Our house renovation did not always go to plan, so here are some tips on how to avoid house renovation disasters. Hopefully, I can help a few people out, and they can avoid making the same mistakes that we did.
Making a stud wall
We ‘found’ an old doorway that had clearly been boarded up a few years ago. Our house must have originally had a hallway, and this would have been the door that ran from the back of the hall into the kitchen. It had been boarded up with chipboard which couldn’t be plastered over.
This set us back a couple of weeks as Jay had to make a stud wall himself, which he had never done before. It would have been fluke to get it right first time, so it had to come down and be built again. Luckily, Jay had learnt from his mistake and got it perfect the second time, using the right tools.
The floor had to be levelled twice
With a house, know that nothing is going to be straight. Literally, none of our walls are straight, and our floors weren’t level enough for the wooden flooring in the kitchen. It also didn’t help that cement had been used to glue the tiles to the floor.
When Jay was lifting them up, a huge metre-wide chunk of concrete came up with the tiles. This had to be filled in with concrete, and then the floor was properly levelled.
But even after one ‘go’ of levelling it wasn’t level, so we had to do it again.
Some of the plastering had to be redone
Thanks to our wonky walls, the plastering was done twice to try and level them out. Some walls were fine to be left, but our chimney breast was visibly out of line. It was re-plastered to bring it straight with the other side.
This doesn’t sound like a big job, but it meant we had to wait another week for it to dry before we could emulsion the walls.
Some of our skirting didn’t even touch parts of the wall, because it was so out of line, so we had to fill this in afterwards with caulk.
The radiators went on before the skirting board
This is a logistics problem that no one thought through. It wasn’t too much of a problem. It just meant me and Jay were on our hands and knees with a laser level. We had to get the skirting cut straight and then nailed on correctly.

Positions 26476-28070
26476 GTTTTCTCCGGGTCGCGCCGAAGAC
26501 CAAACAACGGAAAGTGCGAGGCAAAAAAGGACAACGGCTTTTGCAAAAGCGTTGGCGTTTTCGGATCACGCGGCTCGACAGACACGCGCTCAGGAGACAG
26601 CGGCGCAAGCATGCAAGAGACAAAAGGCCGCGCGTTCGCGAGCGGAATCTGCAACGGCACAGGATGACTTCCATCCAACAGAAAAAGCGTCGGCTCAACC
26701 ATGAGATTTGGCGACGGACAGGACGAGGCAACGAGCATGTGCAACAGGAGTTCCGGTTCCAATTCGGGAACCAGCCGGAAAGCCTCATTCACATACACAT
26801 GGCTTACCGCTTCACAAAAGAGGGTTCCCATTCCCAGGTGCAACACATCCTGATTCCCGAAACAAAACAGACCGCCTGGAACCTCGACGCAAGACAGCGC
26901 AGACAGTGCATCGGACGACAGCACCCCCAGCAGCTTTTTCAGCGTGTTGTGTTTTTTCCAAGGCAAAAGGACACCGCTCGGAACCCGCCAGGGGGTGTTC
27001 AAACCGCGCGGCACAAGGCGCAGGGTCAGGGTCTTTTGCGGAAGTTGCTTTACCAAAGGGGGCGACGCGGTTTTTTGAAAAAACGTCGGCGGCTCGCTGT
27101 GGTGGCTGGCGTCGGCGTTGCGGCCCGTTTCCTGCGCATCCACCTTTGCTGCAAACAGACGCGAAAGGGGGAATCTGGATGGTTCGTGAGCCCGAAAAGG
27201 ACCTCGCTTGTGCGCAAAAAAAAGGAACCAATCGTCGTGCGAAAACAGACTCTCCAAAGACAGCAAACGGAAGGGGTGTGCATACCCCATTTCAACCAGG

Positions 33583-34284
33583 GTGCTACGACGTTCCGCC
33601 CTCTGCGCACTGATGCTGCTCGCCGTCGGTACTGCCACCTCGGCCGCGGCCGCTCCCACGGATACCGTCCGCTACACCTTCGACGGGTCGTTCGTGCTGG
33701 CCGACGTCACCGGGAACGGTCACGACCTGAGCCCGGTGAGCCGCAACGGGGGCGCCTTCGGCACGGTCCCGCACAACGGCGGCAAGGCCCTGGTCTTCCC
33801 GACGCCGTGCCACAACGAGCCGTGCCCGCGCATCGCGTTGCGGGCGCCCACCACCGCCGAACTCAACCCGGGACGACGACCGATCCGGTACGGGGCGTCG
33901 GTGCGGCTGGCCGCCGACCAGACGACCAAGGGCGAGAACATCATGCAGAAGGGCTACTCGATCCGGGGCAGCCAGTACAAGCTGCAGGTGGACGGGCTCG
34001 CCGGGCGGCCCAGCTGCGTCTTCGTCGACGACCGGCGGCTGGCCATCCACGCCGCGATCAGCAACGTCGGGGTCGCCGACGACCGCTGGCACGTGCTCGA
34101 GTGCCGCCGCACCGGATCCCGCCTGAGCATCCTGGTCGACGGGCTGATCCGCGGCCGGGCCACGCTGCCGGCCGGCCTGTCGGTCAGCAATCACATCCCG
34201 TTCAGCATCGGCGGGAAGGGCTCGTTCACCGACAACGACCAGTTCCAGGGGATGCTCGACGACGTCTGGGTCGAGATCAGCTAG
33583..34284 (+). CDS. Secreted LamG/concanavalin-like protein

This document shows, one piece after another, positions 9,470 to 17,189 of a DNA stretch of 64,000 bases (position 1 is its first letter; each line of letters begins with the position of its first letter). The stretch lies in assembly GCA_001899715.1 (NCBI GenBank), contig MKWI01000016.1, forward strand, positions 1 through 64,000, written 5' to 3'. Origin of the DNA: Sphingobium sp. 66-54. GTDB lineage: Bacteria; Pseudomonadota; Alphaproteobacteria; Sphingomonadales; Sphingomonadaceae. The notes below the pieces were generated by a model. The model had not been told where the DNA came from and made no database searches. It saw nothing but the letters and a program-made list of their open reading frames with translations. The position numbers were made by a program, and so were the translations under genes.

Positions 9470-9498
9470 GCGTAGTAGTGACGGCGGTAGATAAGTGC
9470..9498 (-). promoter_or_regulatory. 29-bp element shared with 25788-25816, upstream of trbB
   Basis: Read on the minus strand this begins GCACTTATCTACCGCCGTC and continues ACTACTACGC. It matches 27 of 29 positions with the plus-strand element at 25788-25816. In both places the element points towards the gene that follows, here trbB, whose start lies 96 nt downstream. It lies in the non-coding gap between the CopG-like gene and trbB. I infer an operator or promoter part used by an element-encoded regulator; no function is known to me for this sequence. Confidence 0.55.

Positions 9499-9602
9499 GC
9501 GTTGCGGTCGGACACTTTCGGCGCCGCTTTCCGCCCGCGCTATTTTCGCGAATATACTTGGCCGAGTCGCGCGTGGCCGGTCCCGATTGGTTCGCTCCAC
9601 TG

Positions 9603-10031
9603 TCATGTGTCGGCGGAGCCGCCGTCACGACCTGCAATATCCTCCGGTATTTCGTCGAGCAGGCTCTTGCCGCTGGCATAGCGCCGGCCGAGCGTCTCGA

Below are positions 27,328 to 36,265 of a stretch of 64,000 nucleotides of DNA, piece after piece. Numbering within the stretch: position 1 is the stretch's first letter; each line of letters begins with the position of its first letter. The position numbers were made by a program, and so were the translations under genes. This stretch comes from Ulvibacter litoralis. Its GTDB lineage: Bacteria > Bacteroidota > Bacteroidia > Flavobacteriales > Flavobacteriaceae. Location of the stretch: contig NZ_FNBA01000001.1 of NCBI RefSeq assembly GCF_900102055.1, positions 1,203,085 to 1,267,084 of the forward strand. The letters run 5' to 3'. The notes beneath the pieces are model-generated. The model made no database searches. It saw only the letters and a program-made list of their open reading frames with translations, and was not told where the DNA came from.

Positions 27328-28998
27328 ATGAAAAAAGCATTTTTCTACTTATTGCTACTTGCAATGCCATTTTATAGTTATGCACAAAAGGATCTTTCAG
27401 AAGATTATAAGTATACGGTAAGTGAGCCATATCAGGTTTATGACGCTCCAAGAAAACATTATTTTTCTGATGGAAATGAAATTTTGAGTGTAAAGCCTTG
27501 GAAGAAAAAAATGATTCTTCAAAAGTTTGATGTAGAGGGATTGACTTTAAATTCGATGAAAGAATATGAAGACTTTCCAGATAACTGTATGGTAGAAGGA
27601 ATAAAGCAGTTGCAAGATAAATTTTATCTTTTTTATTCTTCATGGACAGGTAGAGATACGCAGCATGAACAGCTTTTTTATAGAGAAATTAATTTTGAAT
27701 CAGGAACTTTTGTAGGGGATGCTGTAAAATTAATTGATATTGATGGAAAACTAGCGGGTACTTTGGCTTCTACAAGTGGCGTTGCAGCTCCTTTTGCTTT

Top tip to avoid house renovation disasters: try and paint the skirting before it goes on the walls. If you have a workbench, balance the skirting on it and prime and gloss it. It might take a couple of days, but when the skirting is on the wall, it’s difficult to paint it accurately whilst crawling on the floor. I did get some on the freshly-painted walls (ssh, don’t tell Jay).
Always leave a toilet in when renovating the bathroom
Even if you have to plumb it in again at the end of every day, it’s crucial that you leave the toilet in. I had to use my neighbours’ for around 8 weeks. Luckily, we weren’t living there full time, and Jay often used my flower beds instead (thanks).
Keep every single receipt
The amount of money we have probably wasted because we wanted to take something back, that we didn’t use, is probably ridiculous.
Luckily, places such as Wickes have a six-month return policy, so you still have time to find that receipt even four months later.
If you’re lazy, it’s best to stockpile things that need to go back, so you can do it in one trip.
I hope these tips on how to avoid house renovation disasters helps you somewhat! Really think about the order of things logically to avoid making things more difficult for yourself. You wouldn’t put the flooring in and then paint the ceiling!
Any other tips you’d add? Let me know in the comments.